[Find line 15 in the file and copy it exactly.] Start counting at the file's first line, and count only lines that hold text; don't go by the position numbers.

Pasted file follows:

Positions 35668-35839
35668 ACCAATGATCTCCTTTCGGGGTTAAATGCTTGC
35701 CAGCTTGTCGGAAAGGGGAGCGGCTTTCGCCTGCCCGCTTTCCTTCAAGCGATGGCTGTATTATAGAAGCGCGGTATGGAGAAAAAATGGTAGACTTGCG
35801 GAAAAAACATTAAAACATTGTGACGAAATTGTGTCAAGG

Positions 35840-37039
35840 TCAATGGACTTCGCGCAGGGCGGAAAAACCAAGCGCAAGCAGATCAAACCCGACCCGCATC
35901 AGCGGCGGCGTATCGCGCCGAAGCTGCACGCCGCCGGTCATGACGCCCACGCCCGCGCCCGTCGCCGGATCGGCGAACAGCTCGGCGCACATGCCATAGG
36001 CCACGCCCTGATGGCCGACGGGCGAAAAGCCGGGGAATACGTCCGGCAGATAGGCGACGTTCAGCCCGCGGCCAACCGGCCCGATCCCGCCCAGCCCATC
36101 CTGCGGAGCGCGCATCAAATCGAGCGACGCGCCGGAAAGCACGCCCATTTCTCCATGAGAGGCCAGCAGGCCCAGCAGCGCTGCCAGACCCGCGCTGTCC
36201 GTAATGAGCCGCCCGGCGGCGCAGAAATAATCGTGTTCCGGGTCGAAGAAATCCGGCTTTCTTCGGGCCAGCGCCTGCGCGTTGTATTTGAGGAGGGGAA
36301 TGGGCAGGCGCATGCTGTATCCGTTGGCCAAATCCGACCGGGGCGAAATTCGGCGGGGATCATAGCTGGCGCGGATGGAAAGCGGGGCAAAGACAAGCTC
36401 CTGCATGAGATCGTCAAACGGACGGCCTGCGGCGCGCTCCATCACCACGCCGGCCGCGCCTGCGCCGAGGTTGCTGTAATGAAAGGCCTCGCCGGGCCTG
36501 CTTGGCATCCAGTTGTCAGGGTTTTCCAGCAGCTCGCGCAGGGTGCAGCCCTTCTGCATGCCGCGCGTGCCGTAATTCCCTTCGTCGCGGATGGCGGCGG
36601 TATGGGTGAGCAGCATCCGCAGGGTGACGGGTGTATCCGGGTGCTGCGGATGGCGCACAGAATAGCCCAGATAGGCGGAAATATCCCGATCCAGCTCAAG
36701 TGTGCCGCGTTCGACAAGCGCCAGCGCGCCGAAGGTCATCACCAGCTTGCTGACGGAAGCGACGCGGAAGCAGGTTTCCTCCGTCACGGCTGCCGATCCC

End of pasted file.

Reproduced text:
36701 TGTGCCGCGTTCGACAAGCGCCAGCGCGCCGAAGGTCATCACCAGCTTGCTGACGGAAGCGACGCGGAAGCAGGTTTCCTCCGTCACGGCTGCCGATCCC